Seven months have passed since New York State’s minimum wage increased to $9.00 per hour, while the “fast food” minimum wage increased to $9.75 across most of the state, and to $10.50 in New York City. If you do not work in the restaurant industry, or in New York State, you may think this change doesn’t affect you. However, an increasing number of industries are concerned that these pay increases will have a negative domino effect on their organizations. In this issue of Astronology®, Astron Solutions discusses the challenges these new increases present to employers outside the fast food industry.
Last year, a New York Times online article expressed that the decision to raise the minimum wage for fast food workers “thrust(s) New York State to the forefront of the current experiment.” The article goes on to state that “based on projections from government data, the proposed $15 minimum wage for fast-food workers could represent more than 60% of the wage of a typical New York City worker when it takes effect at the end of 2018…” The New York Times online article highlights the 2003 minimum wage increase in Santa Fe, New Mexico, to compare and predict New York’s possible future. Despite a concentrated analysis with current modern tools, economic analyses of the Santa Fe increase suggest it had little effect on employment.
Last year when news broke on the $15 minimum wage legislation, Astron Solutions’ Michael Maciekowich noted that the impending changes caused quite a stir. According to Mike, “numerous Astron clients in New York State called, concerned that the ‘fast food’ minimum wage would in essence become the new state minimum wage, in that these organizations compete for entry level staff with the fast food industry. As the ‘fast food’ minimum wage increases to $15.00 over the next three to five years, organizations that compete for staff with this industry will have no choice but to raise their minimum wages to compete. This will also have a domino effect, in that this increase in the entry wage will create pay compression with coordinators and supervisors in the same work units. This compression will add unforeseen additional budgetary impact. For non-profit organizations, this will just add to concerns of how to address increasing pay expenses with already shrinking revenue dollars.”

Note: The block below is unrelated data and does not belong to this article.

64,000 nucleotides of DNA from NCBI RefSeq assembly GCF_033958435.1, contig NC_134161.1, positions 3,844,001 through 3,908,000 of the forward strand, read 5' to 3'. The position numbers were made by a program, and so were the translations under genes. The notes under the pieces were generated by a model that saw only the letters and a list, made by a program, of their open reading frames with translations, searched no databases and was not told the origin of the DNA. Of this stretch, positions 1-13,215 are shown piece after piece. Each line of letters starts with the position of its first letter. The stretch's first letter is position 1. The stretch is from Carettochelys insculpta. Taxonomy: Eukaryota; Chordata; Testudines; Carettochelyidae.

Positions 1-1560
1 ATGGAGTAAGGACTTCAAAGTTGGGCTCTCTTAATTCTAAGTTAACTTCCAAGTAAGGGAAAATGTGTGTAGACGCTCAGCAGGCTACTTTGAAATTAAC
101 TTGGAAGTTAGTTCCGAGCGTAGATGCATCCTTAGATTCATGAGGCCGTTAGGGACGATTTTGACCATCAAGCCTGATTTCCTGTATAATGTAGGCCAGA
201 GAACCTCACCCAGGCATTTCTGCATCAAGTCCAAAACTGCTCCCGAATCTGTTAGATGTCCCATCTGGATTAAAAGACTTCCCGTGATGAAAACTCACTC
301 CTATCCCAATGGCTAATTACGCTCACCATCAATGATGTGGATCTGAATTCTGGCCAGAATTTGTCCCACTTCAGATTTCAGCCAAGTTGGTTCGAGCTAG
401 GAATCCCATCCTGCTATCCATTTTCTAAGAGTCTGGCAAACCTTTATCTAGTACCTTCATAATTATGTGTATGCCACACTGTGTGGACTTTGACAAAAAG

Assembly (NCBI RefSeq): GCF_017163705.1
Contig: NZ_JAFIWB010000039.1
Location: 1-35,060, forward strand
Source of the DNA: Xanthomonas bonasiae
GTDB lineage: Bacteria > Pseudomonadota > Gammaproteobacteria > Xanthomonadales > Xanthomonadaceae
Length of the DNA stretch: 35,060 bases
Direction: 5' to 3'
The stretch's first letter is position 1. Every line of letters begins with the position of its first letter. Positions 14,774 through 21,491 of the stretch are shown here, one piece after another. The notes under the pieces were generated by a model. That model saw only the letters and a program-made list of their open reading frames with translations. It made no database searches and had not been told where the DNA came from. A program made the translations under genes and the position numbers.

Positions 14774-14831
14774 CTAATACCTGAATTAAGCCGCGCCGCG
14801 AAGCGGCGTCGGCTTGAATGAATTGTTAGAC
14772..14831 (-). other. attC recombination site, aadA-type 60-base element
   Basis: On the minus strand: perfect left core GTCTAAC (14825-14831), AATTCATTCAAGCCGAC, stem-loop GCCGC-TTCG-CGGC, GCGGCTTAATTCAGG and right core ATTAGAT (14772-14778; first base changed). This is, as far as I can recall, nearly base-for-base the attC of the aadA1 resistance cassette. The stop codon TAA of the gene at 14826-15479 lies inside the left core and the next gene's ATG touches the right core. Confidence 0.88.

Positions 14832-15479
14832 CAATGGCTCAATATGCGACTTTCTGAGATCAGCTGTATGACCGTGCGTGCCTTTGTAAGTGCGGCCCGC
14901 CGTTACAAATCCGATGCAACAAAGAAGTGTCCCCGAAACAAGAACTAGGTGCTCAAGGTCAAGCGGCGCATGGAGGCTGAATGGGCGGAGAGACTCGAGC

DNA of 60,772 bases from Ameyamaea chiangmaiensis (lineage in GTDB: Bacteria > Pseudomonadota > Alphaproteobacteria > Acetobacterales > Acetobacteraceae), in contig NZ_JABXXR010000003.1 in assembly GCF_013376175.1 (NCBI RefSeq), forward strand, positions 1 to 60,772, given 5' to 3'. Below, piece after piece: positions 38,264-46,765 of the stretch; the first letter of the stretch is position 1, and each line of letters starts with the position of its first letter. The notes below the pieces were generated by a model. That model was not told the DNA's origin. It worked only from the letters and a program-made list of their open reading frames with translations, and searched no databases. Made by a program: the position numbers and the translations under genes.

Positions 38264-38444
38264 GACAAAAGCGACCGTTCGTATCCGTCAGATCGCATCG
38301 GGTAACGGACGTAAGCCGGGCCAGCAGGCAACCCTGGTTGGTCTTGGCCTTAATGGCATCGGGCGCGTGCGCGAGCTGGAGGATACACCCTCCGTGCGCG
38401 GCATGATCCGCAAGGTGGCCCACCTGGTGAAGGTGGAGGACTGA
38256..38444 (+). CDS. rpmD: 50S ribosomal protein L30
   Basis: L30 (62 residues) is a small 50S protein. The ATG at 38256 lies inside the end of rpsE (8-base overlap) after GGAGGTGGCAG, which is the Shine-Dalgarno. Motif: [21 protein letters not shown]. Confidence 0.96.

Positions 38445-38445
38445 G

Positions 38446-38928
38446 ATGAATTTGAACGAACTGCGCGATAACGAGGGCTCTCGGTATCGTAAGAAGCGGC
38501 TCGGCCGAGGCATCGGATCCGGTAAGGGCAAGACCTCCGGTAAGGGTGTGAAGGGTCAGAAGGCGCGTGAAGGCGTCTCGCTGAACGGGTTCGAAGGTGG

In accord with Mike’s thoughts, in April, New York Governor Cuomo signed a $15 minimum wage plan that will
- Give New York City workers in businesses with at least 11 employees a $2 yearly minimum wage increase, starting with the minimum wage set at $11 at the end of 2016. A $15 minimum wage would be reached on 12/31/2018.
- Give New York City workers in businesses with 10 or fewer employees a minimum wage increase to $10.50 at the end of 2016, then $1.50 each year. A $15 minimum wage would be achieved by 12/21/2019.
- Workers outside of Nassau, Suffolk and Westchester Counties would have an increase to $9.70 at the end of 2016, with $0.70 year increases annually until reaching $12.50 on 12/31/2020. Afterward, the wage will increase to $15 via an indexed schedule set by the Director of the Division of Budget.
- Workers in Nassau, Suffolk and Westchester Counties will have their minimum wage increased to $10 at the end of 2016, with $1 increase each year. A $15 minimum wage will be reached on 12/31/2021.
While some organizations are wondering if they can really afford the continual increases, other organizations seem to be slowly addressing this concern by creating their own solutions. This month, Jamie Dimon wrote an Op-Ed in The New York Times about JP Morgan’s plan to raise its minimum wage for 18,000 employees to between $12 and $16.50 per hour, with geographic and market factors considered.
Meanwhile, a Fast Company online article last year examined the popular fast food chain Chipotle, and how they could address the living wage issue. Chris Arnold, a Chipotle spokesman, mentioned in an e-mail to Fast Company that “we have never taken a position on the minimum wage and believe that a minimum wage or starting wage tells only part of the story; We already pay above minimum wage and offer benefits that are more than competitive.” Some of those benefits include paid sick & vacation days and tuition reimbursement. The Fast Company Online article explained that even if the company had the CEOs’ paychecks reduced to $1 per year and divided the compensation among the current employees, it would result in only a $0.55 increase per hour for an employee working 40 hours per week. So what can they do? Consider that in San Francisco, the minimum wage increased to $12.25, and will increase to $15 by 2018. Coincidently, it had been noted that Chipotle raised its menu prices in the city by 10%. Such a move sends the message that customers have to share in the responsibility of lifting minimum wages. In short, if you can afford an $11 burrito, then you can probably pay for the same burrito with the cost increased by $1. Time will tell if this will work.
Could you adopt this approach if your organization is affected by minimum wage increases? Would you consider adopting this approach proactively? Have you prepared other solutions to address the minimum wage issue? Write to Astronology. We’d love to hear your input!
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